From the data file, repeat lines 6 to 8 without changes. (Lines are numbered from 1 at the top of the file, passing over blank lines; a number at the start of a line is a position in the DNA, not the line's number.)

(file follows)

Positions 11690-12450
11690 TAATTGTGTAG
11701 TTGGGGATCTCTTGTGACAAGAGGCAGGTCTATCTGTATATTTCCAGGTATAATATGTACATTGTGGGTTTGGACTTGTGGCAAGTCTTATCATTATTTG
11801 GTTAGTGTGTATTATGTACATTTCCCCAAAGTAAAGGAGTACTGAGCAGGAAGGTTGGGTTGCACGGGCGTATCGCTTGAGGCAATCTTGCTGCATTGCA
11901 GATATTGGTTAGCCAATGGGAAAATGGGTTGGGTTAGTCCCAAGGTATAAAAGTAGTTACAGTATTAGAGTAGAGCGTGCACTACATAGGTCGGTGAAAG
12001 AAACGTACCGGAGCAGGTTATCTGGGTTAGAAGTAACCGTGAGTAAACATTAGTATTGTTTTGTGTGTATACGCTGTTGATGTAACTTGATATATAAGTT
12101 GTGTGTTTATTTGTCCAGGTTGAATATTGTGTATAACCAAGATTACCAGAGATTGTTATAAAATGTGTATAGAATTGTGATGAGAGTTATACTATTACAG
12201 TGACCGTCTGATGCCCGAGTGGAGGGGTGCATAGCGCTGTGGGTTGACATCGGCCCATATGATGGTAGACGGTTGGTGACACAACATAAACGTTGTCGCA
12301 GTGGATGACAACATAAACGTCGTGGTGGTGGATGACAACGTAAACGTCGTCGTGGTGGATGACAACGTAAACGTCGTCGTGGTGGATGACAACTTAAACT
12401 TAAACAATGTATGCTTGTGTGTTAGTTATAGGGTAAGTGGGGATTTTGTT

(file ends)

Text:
12001 AAACGTACCGGAGCAGGTTATCTGGGTTAGAAGTAACCGTGAGTAAACATTAGTATTGTTTTGTGTGTATACGCTGTTGATGTAACTTGATATATAAGTT
12101 GTGTGTTTATTTGTCCAGGTTGAATATTGTGTATAACCAAGATTACCAGAGATTGTTATAAAATGTGTATAGAATTGTGATGAGAGTTATACTATTACAG
12201 TGACCGTCTGATGCCCGAGTGGAGGGGTGCATAGCGCTGTGGGTTGACATCGGCCCATATGATGGTAGACGGTTGGTGACACAACATAAACGTTGTCGCA